It’s been no secret that Amazon has been working on their streaming service and plans to launch in less than 2 months. Most speculate that their streaming service will be bundled together with Amazon Prime, which currently goes for $99 a year and includes 2 day shipping, Prime Instant Video and Kindle Owners’ Lending Library.
There was just one problem. Independent publishers refused to sign their contract. The president of one of the largest independent publishing companies in the world told Digital Music News this past April upon reading Amazon’s Music Publishing Rights Agreement: “this is entirely unacceptable.”
Amazon was trying to bypass Section 115 of the US Copyright Act and create its own mechanical royalty rate – well below the rate set by congress, and the rate all of the other streaming services are abiding by.
Amazon tried to muscle its way into the streaming game like it muscles its way into everything else. They tried to lowball the independent publishers with a “take it or leave it” deal. A deal that limited their liability to $50,000. A deal that forced publishers to rip down music from ALL other streaming services if they removed it from Amazon. A deal that allowed Amazon to change the mechanical royalty rates at any time without renegotiating with the publishers.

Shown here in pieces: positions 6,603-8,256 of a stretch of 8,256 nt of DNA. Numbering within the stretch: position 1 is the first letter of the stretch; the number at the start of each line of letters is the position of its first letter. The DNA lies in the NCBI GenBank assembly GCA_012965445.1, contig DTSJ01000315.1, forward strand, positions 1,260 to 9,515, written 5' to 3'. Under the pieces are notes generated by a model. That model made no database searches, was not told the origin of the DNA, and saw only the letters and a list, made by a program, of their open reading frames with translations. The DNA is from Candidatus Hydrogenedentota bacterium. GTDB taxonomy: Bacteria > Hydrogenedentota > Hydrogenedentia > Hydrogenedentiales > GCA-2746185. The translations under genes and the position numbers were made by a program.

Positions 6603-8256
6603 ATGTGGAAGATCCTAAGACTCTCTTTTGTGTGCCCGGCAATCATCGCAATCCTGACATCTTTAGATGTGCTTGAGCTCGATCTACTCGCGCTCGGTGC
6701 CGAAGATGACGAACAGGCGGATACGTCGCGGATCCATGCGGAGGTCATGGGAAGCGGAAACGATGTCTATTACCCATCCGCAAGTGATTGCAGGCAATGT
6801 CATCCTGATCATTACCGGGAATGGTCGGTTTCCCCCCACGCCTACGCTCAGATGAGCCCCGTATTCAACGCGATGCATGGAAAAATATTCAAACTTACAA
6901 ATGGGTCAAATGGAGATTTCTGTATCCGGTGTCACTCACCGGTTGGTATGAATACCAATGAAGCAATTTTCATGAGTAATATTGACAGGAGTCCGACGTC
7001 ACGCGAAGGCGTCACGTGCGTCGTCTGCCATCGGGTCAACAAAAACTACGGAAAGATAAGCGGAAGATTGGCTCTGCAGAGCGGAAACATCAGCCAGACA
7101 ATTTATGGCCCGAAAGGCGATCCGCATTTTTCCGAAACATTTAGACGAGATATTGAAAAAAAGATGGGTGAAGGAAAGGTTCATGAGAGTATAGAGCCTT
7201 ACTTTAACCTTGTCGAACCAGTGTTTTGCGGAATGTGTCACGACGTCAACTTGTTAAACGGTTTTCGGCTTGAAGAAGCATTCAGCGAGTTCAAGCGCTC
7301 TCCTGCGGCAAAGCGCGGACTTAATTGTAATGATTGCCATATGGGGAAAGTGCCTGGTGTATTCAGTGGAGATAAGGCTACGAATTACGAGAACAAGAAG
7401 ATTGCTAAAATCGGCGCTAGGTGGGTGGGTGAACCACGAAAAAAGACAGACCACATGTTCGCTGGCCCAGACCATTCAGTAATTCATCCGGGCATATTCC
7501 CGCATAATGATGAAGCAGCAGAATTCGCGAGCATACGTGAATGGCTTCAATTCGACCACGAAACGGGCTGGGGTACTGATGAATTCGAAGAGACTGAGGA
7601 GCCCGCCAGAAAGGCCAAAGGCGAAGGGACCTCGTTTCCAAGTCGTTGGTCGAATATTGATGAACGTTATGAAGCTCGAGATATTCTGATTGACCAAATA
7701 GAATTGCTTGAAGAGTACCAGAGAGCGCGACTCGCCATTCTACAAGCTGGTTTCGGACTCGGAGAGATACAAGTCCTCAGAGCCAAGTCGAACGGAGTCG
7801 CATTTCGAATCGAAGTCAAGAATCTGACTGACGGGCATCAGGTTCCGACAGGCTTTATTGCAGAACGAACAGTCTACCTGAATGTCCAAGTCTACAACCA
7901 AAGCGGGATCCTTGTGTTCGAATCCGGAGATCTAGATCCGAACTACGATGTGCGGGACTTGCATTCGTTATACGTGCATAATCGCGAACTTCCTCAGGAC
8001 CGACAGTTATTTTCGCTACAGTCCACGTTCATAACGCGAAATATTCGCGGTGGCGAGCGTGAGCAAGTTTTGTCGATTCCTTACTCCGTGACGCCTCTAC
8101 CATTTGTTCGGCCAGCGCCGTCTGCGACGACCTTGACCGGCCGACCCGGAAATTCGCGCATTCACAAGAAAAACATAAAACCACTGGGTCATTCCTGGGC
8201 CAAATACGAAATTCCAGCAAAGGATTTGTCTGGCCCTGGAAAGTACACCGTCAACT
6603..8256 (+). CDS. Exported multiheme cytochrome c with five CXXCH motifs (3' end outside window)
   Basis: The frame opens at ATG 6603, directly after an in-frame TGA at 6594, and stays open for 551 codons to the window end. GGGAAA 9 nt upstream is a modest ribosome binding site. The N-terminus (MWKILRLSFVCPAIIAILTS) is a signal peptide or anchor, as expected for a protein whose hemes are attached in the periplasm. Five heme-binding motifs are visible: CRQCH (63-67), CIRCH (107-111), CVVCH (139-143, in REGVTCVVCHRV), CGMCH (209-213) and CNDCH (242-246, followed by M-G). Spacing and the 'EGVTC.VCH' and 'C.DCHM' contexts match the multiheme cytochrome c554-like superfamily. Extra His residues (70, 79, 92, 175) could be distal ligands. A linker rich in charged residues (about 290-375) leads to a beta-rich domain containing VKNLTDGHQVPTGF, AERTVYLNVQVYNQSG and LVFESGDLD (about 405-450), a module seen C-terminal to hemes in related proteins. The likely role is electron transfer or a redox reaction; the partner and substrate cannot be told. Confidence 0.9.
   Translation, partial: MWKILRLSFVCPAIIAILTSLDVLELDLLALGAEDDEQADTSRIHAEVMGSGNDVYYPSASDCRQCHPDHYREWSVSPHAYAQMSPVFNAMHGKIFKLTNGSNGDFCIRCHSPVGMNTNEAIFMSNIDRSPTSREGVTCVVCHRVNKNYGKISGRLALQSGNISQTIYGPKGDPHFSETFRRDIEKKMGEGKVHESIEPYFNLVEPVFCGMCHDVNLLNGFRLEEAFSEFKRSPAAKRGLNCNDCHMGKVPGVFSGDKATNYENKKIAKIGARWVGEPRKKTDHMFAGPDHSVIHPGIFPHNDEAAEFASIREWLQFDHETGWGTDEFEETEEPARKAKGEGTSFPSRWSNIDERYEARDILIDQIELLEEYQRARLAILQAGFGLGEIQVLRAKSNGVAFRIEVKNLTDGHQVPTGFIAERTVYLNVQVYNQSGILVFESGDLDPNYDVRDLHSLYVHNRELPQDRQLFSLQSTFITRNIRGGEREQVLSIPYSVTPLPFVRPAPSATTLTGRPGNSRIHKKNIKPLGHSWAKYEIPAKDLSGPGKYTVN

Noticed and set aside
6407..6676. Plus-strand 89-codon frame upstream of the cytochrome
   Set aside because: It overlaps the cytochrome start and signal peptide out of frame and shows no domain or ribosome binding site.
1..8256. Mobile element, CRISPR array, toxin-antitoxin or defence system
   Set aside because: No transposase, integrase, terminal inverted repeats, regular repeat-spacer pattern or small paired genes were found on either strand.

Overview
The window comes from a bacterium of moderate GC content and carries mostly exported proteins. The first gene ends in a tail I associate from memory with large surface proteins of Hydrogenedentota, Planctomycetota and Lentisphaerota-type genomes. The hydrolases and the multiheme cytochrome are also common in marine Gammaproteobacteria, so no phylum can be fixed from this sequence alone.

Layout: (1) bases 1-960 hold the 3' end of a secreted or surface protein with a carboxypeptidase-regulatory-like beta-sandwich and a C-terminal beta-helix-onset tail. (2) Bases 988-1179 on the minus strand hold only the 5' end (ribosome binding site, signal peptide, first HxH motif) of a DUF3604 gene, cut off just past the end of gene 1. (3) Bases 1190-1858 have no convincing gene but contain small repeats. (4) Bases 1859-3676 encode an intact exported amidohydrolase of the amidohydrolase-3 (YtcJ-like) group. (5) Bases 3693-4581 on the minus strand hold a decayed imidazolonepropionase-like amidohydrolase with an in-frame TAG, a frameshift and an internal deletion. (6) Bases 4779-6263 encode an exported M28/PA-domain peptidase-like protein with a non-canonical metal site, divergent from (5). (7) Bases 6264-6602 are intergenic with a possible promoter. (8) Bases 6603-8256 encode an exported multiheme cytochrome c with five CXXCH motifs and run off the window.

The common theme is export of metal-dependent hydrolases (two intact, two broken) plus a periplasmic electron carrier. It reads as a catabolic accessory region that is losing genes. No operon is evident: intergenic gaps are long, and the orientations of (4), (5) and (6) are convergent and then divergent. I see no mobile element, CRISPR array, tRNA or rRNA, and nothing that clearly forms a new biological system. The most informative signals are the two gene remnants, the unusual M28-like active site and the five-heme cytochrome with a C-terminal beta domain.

Well, the independent publishers did their songwriters right by refusing to sign this completely unfair contract. Amazon must have realized that music lovers want to hear more music than just 6 month old major label hits.
As of May 27th, 2014, Amazon has begun to send out notices of intentions to obtain compulsory mechanical licenses.
2014 will be the year of streaming. With Spotify announcing last month it has signed up 10 million paying subscribers, Apple purchasing Beats (to likely launch its streaming service very soon), and digital downloads already down 12.5% in the first quarter of this year, everyone is trying to jump head first into streaming.
Your move, iTunes.